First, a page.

This, too is a post I failed to publish.  It's the one really big snowstorm we had this winter.  That's the lilac tree beside my front door.  We've had snow, but not very much.  It's about gone now, though the weather is still very cold. I'm  hoping  my quarter of a tank of oil will last until it warms up.

My Family

Apparently this is one of the many posts I wasn't able to publish during my absence from Blogging.  I like this picture because all of my animal family rarely are in the same room together.  On the left is Patrick, then on top of the cage is Leah,  The three birds are inside the cage,and Willy is on the couch in from of them.  All that's missing are the chickens.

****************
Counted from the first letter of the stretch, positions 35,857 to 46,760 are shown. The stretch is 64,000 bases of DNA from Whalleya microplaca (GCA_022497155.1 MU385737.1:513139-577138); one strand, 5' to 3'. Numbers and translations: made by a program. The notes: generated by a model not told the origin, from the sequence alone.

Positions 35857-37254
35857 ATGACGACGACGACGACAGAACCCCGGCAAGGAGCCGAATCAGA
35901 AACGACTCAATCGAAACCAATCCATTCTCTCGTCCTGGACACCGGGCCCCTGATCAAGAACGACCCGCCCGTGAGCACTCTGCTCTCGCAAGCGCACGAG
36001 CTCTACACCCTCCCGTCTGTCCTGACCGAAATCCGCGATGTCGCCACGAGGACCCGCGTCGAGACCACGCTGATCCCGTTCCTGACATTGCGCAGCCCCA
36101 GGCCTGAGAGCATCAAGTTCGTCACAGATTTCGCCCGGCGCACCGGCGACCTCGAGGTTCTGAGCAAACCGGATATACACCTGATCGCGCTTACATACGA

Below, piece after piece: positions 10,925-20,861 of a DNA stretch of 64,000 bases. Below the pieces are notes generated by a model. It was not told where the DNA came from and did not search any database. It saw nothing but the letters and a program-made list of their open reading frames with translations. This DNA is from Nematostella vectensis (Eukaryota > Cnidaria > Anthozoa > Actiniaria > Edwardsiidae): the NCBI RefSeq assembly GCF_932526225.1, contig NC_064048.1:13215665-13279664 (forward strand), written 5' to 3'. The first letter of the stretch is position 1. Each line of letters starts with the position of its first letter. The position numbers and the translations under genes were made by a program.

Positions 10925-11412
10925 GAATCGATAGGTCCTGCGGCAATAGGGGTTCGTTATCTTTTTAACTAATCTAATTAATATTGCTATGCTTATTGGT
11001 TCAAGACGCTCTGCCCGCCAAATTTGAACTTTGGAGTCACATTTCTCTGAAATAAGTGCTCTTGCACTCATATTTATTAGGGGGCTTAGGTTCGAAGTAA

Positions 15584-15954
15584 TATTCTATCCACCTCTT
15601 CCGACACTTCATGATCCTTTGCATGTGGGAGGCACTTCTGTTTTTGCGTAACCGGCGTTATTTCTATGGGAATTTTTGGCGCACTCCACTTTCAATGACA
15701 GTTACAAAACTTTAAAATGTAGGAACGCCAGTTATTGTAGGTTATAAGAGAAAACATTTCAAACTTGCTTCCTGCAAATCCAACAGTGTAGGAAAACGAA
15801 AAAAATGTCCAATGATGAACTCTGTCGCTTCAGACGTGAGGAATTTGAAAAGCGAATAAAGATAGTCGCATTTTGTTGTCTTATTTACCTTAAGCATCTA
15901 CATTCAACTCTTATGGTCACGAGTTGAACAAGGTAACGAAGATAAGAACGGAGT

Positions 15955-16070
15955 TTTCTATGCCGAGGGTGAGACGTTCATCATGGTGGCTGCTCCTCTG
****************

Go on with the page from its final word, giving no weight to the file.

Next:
Two Pastels

Most of my art supplies are packed, but I still have my pastels close at hand.  Whenever I use them,  I love them and think I will devote myself to them from now on.  Of course I never do.  But this is what I've done over the last three days.  The first one is from a picture of downtown Bangor that was in the newspaper the other day.  I copied it (without permission, of course), and did this small painting from it.  I like it, even though the drawing isn't all that great.  The other painting is done on a piece of craft felt I had bought weeks ago for another purpose.  I had been reading about different grounds for pastel so decided to experiment.  It was fun, but I don't think I'll repeat the exercise.....too soft and unforgiving.

Otherwise life crawls on as I wait for news.  I am in limbo, unable to see where I fit and increasingly ambivalent about the move.  I wait.

Saturday, April 01, 2017

Retarded Amaryllis